Similarly, the research found that Mexico’s domestic OTA travelers also spend more on accommodation than direct bookers, and outspend direct bookers in categories such as hotel restaurant, mini bar, hotel bar, resort services, laundry services, spa, and childcare services.
Meanwhile, France’s domestic OTA travelers spend 8 percent more than direct bookers on accommodations, 5 percent more at on-property restaurants, and 26 percent more on hotel bar services.
2. OTA travelers generate more revenue for local communities than direct bookers.
Domestic OTA travelers will be vital to destinations as they rebuild their local tourism industries, Expedia Group’s research found. According to Maher, “OTA travelers are active travelers, meaning they shop, visit cultural attractions, and partake in local cuisine, among other activities, contributing more to local communities.”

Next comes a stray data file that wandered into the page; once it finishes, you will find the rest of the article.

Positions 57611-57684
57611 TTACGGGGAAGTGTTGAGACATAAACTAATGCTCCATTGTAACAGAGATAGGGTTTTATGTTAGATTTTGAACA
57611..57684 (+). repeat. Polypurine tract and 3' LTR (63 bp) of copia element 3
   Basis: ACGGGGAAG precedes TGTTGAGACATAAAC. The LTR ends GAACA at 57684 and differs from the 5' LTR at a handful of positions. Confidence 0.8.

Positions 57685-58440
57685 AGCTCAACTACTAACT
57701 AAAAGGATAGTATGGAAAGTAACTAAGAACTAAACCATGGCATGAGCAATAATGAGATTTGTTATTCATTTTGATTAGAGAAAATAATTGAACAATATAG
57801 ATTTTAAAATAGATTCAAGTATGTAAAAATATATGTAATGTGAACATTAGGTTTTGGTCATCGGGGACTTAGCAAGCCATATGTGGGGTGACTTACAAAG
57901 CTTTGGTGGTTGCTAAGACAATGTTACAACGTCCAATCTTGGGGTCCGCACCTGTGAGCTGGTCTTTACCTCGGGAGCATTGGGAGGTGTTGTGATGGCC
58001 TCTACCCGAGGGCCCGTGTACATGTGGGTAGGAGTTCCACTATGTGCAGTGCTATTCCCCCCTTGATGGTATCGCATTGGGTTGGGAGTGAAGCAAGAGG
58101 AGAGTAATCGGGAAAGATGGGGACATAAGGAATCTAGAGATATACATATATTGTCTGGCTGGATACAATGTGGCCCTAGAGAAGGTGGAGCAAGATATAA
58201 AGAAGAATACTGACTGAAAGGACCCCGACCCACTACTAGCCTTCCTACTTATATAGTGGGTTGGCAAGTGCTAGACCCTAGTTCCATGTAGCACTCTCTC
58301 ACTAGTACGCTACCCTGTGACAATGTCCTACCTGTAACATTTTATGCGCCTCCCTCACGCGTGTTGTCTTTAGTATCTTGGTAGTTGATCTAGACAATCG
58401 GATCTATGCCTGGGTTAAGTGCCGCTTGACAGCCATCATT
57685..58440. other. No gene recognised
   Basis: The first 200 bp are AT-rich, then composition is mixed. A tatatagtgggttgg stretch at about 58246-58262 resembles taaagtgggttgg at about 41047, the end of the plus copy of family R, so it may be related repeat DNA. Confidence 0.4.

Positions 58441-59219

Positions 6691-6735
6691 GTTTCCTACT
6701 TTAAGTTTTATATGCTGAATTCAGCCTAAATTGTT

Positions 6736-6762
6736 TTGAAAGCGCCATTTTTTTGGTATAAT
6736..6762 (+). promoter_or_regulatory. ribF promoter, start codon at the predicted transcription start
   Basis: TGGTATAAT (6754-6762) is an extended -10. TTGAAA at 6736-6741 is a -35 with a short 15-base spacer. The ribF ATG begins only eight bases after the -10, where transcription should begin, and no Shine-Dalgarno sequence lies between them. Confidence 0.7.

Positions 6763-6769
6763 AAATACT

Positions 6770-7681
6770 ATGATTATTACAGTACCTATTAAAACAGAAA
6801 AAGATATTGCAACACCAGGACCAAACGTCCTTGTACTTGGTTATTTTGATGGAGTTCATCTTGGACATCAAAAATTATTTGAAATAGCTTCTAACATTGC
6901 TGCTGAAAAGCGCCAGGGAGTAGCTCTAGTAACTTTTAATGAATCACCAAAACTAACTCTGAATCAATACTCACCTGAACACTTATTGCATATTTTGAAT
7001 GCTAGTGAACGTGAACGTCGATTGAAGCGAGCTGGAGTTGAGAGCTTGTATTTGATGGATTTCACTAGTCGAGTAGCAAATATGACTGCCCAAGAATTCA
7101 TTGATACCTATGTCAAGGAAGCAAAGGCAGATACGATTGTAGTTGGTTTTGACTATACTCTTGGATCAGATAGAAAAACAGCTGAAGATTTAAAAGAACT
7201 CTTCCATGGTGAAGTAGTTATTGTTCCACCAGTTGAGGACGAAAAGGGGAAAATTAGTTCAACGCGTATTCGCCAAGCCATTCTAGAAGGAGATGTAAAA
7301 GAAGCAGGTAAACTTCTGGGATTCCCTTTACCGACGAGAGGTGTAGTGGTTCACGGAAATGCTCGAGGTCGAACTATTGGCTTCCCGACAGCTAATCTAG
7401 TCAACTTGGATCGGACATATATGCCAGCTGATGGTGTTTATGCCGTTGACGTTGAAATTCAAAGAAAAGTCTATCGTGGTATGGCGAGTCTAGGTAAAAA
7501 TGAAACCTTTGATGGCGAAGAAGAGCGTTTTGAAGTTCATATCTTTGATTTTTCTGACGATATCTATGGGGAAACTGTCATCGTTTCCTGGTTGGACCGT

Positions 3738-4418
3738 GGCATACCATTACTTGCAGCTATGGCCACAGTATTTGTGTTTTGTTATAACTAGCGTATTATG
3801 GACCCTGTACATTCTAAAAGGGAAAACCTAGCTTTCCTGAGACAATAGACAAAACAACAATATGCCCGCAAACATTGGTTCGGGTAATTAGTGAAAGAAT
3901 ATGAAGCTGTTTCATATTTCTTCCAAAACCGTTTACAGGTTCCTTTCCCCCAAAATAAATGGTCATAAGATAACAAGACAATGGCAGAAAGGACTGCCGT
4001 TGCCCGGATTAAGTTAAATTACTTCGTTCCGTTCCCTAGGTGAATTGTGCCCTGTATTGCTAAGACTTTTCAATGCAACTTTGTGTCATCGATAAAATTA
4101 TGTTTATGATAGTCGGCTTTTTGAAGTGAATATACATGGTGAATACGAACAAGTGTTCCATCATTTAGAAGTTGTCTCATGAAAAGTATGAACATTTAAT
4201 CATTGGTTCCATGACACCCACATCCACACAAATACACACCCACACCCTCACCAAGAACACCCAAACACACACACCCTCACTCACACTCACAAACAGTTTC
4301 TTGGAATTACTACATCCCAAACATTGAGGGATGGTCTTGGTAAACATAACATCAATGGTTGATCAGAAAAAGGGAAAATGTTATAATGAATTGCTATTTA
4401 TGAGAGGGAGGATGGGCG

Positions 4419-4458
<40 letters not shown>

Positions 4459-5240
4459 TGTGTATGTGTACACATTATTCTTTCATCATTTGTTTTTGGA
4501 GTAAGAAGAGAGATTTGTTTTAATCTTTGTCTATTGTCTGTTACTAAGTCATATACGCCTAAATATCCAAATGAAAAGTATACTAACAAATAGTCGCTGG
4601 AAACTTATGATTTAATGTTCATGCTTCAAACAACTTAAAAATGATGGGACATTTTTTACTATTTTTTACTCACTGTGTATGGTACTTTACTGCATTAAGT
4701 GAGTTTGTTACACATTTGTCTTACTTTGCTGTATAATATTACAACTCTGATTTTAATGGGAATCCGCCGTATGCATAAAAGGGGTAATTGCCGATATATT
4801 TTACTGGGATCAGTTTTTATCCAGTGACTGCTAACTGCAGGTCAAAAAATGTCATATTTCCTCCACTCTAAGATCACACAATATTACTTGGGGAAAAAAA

In the U.S., domestic OTA travelers spend 12 percent more on meals and drinks, 6 percent more on activities, and 27 percent more car rentals than direct hotel bookers, while Mexico’s domestic OTA travelers spend 20 percent more on meals and drinks, 24 percent more on activities, and 4 percent more on car rentals. In the UK and France, OTA travelers are more likely to visit cultural venues, historic sites and try local restaurants.
3. Travelers use OTAs for planning and research before they book.
Beyond booking, customers are also widely turning to OTAs in the planning and research phases before making a purchase. OTAs play a significant role when it comes to comparing rates across multiple travel products, from hotels to flights, to car rentals, and activities, as well as balancing features such as safety and room type.
Expedia Group found that in the U.S., the majority of both domestic and international travelers use OTAs to plan or research at least one aspect of their trip, at 61 percent and 74 percent, respectively. Additionally, 56 percent of domestic travelers and 71 percent of international travelers that use an OTA in the research and planning phases are likely to book via an OTA.